the federal Physician Payments Sunshine Act, created under the ACA, and its implementing regulations, which require some manufacturers of drugs, devices, biologics and medical supplies for which payment is available under Medicare, Medicaid or the Children’s Health Insurance Program (with certain exceptions) to report annually to CMS information related to payments or other transfers of value made to physicians (defined to include doctors, dentists, optometrists, podiatrists and chiropractors) and teaching hospitals, as well as ownership and investment interests held by physicians and their immediate family members. Effective January 1, 2022, these reporting obligations will extend to include transfers of value made in the previous year to certain non-physician providers such as physician assistants and nurse practitioners;

 

federal consumer protection and unfair competition laws, which broadly regulate marketplace activities and activities that potentially harm consumers; and

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analogous state and foreign laws and regulations, such as state anti-kickback and false claims laws, which may apply to sales or marketing arrangements and claims involving healthcare items or services reimbursed by third-party payors, including private insurers, and may be broader in scope than their federal equivalents; state and foreign laws that require biotechnology and biopharmaceutical companies to comply with the biotechnology and biopharmaceutical industry’s voluntary compliance guidelines and the relevant compliance guidance promulgated by the federal government or otherwise restrict payments that may be made to healthcare providers and other potential referral sources; state and foreign laws that require drug manufacturers to report information related to payments and other transfers of value to physicians and other healthcare providers, marketing expenditures or drug pricing; state and local laws that require the registration of biotechnology and biopharmaceutical sales representatives; and state and foreign laws governing the privacy and security of health information in certain circumstances, many of which differ from each other in significant ways and often are not preempted by HIPAA, thus complicating compliance efforts.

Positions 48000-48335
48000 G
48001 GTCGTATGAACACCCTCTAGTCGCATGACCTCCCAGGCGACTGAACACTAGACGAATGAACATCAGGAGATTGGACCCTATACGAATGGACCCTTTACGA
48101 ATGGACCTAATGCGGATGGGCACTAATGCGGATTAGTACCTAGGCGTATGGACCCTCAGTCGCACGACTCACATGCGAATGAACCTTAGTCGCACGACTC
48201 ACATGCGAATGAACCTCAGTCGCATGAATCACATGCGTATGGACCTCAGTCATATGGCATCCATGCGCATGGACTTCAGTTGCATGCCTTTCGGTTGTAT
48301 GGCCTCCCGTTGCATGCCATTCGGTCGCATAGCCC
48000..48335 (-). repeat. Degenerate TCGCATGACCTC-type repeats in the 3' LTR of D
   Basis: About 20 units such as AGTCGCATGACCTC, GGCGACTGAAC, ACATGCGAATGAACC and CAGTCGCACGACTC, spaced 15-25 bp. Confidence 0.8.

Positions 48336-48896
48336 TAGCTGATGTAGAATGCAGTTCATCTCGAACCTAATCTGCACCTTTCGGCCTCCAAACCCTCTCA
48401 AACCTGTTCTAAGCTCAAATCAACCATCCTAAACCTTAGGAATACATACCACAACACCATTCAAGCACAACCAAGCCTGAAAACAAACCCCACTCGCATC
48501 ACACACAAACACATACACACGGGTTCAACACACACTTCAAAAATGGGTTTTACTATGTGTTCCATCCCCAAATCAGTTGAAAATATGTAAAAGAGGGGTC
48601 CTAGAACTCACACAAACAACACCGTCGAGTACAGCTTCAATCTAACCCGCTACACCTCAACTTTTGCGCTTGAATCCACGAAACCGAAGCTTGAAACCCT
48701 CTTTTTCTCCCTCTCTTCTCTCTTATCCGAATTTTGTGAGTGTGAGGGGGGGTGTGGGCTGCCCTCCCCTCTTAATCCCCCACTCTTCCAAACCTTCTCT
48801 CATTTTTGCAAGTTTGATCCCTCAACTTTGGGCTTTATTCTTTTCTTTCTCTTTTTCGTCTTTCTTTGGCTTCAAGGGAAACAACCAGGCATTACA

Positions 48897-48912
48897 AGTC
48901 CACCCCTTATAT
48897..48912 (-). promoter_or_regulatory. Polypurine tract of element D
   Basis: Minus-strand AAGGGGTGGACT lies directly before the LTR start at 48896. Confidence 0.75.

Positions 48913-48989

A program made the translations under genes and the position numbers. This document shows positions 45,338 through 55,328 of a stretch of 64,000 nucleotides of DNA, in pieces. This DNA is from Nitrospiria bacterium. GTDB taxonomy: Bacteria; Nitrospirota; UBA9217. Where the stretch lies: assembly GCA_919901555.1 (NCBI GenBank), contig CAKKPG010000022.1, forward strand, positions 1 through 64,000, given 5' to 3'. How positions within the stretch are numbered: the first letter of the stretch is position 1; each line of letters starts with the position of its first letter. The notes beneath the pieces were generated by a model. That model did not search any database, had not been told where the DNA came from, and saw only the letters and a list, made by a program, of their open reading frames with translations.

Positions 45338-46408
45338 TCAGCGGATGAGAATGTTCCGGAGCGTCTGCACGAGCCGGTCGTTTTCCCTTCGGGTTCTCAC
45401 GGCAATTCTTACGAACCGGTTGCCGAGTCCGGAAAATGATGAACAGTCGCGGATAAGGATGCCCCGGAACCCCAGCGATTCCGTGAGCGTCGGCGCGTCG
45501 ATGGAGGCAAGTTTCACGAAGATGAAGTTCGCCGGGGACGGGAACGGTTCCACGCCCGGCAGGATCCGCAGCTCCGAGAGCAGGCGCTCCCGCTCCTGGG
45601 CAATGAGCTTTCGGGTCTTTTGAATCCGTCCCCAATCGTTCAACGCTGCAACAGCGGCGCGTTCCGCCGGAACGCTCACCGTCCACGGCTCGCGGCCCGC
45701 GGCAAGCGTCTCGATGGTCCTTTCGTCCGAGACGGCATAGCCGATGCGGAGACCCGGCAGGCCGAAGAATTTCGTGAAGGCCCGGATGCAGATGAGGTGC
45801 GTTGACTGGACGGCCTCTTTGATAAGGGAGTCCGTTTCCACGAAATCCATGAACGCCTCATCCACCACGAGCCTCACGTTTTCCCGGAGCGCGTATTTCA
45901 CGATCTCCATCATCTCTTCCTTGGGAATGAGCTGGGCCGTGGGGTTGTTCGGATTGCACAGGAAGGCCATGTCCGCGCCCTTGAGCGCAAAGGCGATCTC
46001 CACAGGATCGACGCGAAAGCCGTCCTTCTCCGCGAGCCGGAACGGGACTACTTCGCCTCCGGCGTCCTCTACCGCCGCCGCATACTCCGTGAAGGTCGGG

The distribution of biotechnology and biopharmaceutical products is subject to additional requirements and regulations, including extensive record-keeping, licensing, storage and security requirements intended to prevent the unauthorized sale of biotechnology and biopharmaceutical products.

The scope and enforcement of each of these laws is uncertain and subject to rapid change in the current environment of healthcare reform, especially in light of the lack of applicable precedent and regulations. Ensuring business arrangements comply with applicable healthcare laws, as well as responding to possible investigations by government authorities, can be time- and resource-consuming and can divert a company’s attention from other aspects of its business.